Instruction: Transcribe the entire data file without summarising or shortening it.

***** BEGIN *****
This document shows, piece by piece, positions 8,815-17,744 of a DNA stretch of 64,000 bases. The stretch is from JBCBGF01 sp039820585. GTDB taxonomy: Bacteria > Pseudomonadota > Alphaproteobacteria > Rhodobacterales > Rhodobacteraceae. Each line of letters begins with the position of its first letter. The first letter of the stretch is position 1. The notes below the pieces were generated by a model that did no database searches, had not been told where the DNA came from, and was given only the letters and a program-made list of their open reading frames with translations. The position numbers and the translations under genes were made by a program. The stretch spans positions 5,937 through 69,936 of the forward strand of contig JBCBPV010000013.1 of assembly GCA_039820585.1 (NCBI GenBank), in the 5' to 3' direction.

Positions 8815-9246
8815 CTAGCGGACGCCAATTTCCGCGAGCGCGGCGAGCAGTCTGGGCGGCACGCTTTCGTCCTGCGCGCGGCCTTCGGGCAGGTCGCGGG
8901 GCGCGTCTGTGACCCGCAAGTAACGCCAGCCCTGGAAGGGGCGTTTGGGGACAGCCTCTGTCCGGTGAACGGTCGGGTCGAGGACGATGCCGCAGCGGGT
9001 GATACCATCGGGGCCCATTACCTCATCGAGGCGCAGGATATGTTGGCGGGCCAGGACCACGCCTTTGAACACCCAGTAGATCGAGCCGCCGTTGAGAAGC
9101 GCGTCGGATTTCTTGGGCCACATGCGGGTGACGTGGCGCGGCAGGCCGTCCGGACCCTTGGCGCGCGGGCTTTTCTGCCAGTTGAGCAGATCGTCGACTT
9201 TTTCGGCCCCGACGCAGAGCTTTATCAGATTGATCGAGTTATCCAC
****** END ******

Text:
This document shows, piece by piece, positions 8,815-17,744 of a DNA stretch of 64,000 bases. The stretch is from JBCBGF01 sp039820585. GTDB taxonomy: Bacteria > Pseudomonadota > Alphaproteobacteria > Rhodobacterales > Rhodobacteraceae. Each line of letters begins with the position of its first letter. The first letter of the stretch is position 1. The notes below the pieces were generated by a model that did no database searches, had not been told where the DNA came from, and was given only the letters and a program-made list of their open reading frames with translations. The position numbers and the translations under genes were made by a program. The stretch spans positions 5,937 through 69,936 of the forward strand of contig JBCBPV010000013.1 of assembly GCA_039820585.1 (NCBI GenBank), in the 5' to 3' direction.

Positions 8815-9246
8815 CTAGCGGACGCCAATTTCCGCGAGCGCGGCGAGCAGTCTGGGCGGCACGCTTTCGTCCTGCGCGCGGCCTTCGGGCAGGTCGCGGG
8901 GCGCGTCTGTGACCCGCAAGTAACGCCAGCCCTGGAAGGGGCGTTTGGGGACAGCCTCTGTCCGGTGAACGGTCGGGTCGAGGACGATGCCGCAGCGGGT
9001 GATACCATCGGGGCCCATTACCTCATCGAGGCGCAGGATATGTTGGCGGGCCAGGACCACGCCTTTGAACACCCAGTAGATCGAGCCGCCGTTGAGAAGC
9101 GCGTCGGATTTCTTGGGCCACATGCGGGTGACGTGGCGCGGCAGGCCGTCCGGACCCTTGGCGCGCGGGCTTTTCTGCCAGTTGAGCAGATCGTCGACTT
9201 TTTCGGCCCCGACGCAGAGCTTTATCAGATTGATCGAGTTATCCAC